Cast Announced for Coming Clean at Trafalgar Studios
by Best of Theatre Staff on Tuesday 12 November 2019, 10:09 am
The King’s Head Theatre, Making Productions and RGM Productions are delighted to announce the full cast for the return of Kevin Elyot’s Coming Clean to Trafalgar Studios 2.
Lee Knight will star as Tony. His theatre credits include A Very Very Very Dark Matter (The Bridge Theatre), Adam & Eve (Hope Theatre) and Much Ado About Nothing (Wyndhams Theatre, West End). Film credits include Harry Potter and The Goblet of Fire, The Spiritualist, Away With Me, Misrule, and The Doorman.
Elliot Hadley will play the role of William / Jurgen. He was an original cast member of the award-winning verbatim drama 5 Guys Chillin’ and, after touring with it nationally and internationally (New York’s Soho Playhouse), won the Micheál Mac Liammóir Award for Best Male Performance. Previous performing credits include Alfred Cummins in the BBC’s Preston Passion, Dark Matters for Discovery Channel USA, Thomas Kyd in The Dead Shepherd, ITV's The Halcyon, and Far From The Madding Crowd with Michael Sheen and Carey Mulligan.
Stanton Plummer-Cambridge will play Greg. He has recently appeared in Macbeth, The Tempest (Southwark Playhouse), Queers (King’s Head Theatre), Richard III, Much Ado About Nothing (Handlebards Summer Tour), and As You Like It (Shakespeare in the Squares). His television and film credits include Black Earth Rising (BBC), The Durrells in Corfu (ITV) and Have We Met Before (BBC 4, BFI Born Digital Series).
Jonah Rzeskiewicz will play the role of Robert. He graduated from RADA only this year. Coming Clean will mark his West End and professional London debut. His previous theatre credits include Edward II (Royal Exchange Theatre, Manchester). He will soon appear in Kenneth Branagh’s Death On The Nile and Netflix’s The Dig, both to be released in 2020.
In 2017, Adam Spreadbury-Maher directed the 35th anniversary production and the first London revival of Coming Clean, Kevin Elyot’s first play, which transferred to Trafalgar Studios 2 earlier this year. The play premiered at the Bush Theatre on 3 November 1982. Coming Clean looks at the breakdown of a gay couple’s relationship and examines complex questions of fidelity and love.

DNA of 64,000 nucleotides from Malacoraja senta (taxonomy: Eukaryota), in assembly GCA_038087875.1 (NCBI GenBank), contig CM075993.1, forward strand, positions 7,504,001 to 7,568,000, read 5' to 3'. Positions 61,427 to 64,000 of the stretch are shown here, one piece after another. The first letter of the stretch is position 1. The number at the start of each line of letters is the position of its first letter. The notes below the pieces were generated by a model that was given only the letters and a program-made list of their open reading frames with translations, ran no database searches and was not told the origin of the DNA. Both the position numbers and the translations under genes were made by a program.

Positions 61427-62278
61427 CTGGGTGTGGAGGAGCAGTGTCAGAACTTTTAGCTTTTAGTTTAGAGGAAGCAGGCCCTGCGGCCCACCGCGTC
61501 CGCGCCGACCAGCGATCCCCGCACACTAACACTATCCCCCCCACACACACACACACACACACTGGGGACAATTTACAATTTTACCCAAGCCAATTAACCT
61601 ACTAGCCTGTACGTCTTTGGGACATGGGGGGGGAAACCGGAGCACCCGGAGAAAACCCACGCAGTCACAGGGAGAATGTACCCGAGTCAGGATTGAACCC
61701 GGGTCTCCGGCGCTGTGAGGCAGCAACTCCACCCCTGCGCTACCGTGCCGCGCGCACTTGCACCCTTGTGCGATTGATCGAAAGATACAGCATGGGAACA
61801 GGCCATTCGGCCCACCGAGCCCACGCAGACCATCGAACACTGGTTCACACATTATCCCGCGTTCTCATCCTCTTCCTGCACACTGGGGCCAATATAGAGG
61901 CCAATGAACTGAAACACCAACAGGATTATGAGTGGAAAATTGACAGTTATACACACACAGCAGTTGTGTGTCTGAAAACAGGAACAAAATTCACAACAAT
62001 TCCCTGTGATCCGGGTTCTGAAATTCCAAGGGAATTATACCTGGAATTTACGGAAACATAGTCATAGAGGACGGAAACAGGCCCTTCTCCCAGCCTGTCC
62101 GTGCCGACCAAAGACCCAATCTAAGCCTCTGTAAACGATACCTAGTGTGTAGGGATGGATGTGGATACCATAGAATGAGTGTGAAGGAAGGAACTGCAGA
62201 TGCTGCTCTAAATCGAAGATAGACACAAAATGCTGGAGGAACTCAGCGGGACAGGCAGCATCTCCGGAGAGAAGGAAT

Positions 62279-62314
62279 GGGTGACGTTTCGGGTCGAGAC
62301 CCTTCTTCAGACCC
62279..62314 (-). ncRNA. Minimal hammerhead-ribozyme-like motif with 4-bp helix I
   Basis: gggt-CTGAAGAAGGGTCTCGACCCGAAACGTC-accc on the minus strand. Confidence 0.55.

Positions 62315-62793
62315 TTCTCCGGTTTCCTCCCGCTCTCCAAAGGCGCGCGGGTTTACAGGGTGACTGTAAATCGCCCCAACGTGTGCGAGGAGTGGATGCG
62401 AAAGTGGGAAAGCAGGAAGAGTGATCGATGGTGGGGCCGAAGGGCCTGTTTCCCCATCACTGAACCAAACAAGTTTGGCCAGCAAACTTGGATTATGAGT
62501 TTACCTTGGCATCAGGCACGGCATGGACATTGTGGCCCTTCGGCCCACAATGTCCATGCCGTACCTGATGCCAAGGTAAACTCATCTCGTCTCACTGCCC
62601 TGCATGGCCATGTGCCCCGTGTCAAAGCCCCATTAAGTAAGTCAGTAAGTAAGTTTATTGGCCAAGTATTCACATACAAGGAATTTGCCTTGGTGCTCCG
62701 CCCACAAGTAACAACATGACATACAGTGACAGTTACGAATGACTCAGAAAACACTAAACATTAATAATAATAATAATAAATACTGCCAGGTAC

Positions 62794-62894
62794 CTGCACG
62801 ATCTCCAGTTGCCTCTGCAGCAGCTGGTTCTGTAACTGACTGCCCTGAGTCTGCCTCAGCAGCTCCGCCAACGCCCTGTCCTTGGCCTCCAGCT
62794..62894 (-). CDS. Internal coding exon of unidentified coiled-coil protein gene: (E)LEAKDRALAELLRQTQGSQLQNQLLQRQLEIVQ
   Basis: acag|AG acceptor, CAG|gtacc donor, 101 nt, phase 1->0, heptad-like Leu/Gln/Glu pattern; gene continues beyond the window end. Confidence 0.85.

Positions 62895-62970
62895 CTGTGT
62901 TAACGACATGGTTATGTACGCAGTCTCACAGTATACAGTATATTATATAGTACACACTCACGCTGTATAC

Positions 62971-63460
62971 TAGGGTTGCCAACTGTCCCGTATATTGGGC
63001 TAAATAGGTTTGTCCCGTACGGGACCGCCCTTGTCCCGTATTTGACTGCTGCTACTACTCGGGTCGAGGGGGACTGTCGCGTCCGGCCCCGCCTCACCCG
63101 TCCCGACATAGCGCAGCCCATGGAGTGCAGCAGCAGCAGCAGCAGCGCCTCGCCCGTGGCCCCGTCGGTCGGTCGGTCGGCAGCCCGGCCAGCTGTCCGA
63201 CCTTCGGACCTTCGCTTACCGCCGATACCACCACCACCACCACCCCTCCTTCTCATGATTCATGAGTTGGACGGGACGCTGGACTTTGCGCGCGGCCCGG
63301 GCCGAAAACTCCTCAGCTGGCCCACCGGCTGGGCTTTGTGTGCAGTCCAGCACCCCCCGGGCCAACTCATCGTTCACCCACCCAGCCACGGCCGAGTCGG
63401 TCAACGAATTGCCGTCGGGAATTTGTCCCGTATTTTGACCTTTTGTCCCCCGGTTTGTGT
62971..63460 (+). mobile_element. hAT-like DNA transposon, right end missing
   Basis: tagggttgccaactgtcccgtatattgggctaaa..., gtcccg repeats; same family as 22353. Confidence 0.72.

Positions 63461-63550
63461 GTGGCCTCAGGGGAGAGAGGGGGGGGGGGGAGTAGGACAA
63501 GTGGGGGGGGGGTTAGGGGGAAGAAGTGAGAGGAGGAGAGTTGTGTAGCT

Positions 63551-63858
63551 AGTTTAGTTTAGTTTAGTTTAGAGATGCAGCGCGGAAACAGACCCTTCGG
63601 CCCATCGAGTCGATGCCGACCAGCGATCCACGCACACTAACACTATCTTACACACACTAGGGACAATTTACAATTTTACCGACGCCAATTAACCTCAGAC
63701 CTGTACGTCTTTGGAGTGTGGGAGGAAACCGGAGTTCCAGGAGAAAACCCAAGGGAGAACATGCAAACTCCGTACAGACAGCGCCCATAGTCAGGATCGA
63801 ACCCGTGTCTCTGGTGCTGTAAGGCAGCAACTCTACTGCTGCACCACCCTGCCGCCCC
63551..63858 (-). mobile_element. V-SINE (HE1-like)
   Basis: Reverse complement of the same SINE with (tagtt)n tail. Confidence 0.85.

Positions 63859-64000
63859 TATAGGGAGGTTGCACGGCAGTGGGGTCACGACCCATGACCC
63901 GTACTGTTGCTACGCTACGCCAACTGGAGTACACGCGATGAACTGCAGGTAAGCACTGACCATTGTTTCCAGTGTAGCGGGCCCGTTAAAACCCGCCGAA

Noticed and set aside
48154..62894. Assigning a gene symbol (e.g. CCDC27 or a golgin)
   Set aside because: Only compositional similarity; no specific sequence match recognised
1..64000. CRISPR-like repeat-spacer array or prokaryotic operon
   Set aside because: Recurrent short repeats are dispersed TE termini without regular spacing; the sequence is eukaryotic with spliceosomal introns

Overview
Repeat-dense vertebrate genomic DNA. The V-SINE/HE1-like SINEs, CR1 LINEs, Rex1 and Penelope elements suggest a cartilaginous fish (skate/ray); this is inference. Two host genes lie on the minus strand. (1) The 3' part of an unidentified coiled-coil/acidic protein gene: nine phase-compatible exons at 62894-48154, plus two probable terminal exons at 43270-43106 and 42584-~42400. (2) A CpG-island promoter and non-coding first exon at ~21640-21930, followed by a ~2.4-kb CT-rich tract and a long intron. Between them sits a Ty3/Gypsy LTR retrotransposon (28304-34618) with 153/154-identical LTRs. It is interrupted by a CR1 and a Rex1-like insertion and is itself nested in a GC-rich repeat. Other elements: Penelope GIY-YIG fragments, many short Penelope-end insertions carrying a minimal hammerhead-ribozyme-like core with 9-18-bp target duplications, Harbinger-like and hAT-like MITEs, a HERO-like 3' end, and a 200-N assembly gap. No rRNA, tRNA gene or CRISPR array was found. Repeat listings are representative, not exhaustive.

The play is set in a flat in Kentish Town, north London, in 1982. Struggling writer Tony and his partner of five years, Greg, seem to have the perfect relationship. Committed and in love, they are both open to one-night stands as long as they don’t impinge on the relationship. But Tony is starting to yearn for something deeper, something more like monogamy. When he finds out that Greg has been having a full-blown affair with their cleaner, Robert, their differing attitudes towards love and commitment become clear.
In his foreword to Kevin Elyot: Four Plays (Nick Hern Books, 2004), Elyot writes, “From 1976 to 1984 I'd acted in several productions at the Bush Theatre, and Simon Stokes, one of the artistic directors, had casually suggested I try my hand at a play. I presented them with a script entitled Cosy, which was passed on to their literary manager Sebastian Born. He responded favourably and, largely through his support, it finally opened on 3 November 1982 under the [new] title Coming Clean.”
Written 12 years before his most famous play, My Night With Reg, Coming Clean won Elyot the Samuel Beckett Award for writers showing particular promise in the field of the performing arts.
Theatre critic Michael Coveney wrote of Elyot in his obituary for The Guardian in 2014, “In writing about the human heart and the art of living... Elyot transcended categorisation and produced a small body of stage plays that will reward revival, and not just as period pieces.” Coveney goes on to describe Coming Clean as “an elegiac play about sexual relationships at a time when Aids was still a barely credible rumour in Britain, but there was a sense of foreboding in the final scene.”
Coming Clean is directed by Adam Spreadbury-Maher, with set designed by Amanda Mascarenhas and lighting by Nic Farman.
This productionis being produced in the West End by King’s Head Theatre, Making Productions and RGM Productions in association with DeVere Productions.